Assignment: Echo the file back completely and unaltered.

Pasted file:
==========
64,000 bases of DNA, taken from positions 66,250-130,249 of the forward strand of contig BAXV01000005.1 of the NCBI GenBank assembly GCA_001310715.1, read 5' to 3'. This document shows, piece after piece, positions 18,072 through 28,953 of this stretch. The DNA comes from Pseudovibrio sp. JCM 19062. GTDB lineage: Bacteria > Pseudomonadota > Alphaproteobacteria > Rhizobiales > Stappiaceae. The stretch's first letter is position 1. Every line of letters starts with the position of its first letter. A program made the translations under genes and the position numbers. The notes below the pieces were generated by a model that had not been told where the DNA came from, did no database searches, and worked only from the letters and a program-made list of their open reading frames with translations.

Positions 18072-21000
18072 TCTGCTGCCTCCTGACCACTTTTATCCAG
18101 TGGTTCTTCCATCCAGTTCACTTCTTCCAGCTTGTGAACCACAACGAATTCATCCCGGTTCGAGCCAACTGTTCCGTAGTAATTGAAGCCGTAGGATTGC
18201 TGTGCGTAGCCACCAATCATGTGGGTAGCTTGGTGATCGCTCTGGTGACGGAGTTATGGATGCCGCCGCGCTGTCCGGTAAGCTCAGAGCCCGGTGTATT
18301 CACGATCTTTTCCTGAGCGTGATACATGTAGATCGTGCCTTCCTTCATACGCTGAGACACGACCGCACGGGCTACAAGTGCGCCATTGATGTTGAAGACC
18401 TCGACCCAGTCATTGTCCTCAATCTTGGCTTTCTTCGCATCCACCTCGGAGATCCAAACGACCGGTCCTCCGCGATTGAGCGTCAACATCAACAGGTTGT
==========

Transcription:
64,000 bases of DNA, taken from positions 66,250-130,249 of the forward strand of contig BAXV01000005.1 of the NCBI GenBank assembly GCA_001310715.1, read 5' to 3'. This document shows, piece after piece, positions 18,072 through 28,953 of this stretch. The DNA comes from Pseudovibrio sp. JCM 19062. GTDB lineage: Bacteria > Pseudomonadota > Alphaproteobacteria > Rhizobiales > Stappiaceae. The stretch's first letter is position 1. Every line of letters starts with the position of its first letter. A program made the translations under genes and the position numbers. The notes below the pieces were generated by a model that had not been told where the DNA came from, did no database searches, and worked only from the letters and a program-made list of their open reading frames with translations.

Positions 18072-21000
18072 TCTGCTGCCTCCTGACCACTTTTATCCAG
18101 TGGTTCTTCCATCCAGTTCACTTCTTCCAGCTTGTGAACCACAACGAATTCATCCCGGTTCGAGCCAACTGTTCCGTAGTAATTGAAGCCGTAGGATTGC
18201 TGTGCGTAGCCACCAATCATGTGGGTAGCTTGGTGATCGCTCTGGTGACGGAGTTATGGATGCCGCCGCGCTGTCCGGTAAGCTCAGAGCCCGGTGTATT
18301 CACGATCTTTTCCTGAGCGTGATACATGTAGATCGTGCCTTCCTTCATACGCTGAGACACGACCGCACGGGCTACAAGTGCGCCATTGATGTTGAAGACC
18401 TCGACCCAGTCATTGTCCTCAATCTTGGCTTTCTTCGCATCCACCTCGGAGATCCAAACGACCGGTCCTCCGCGATTGAGCGTCAACATCAACAGGTTGT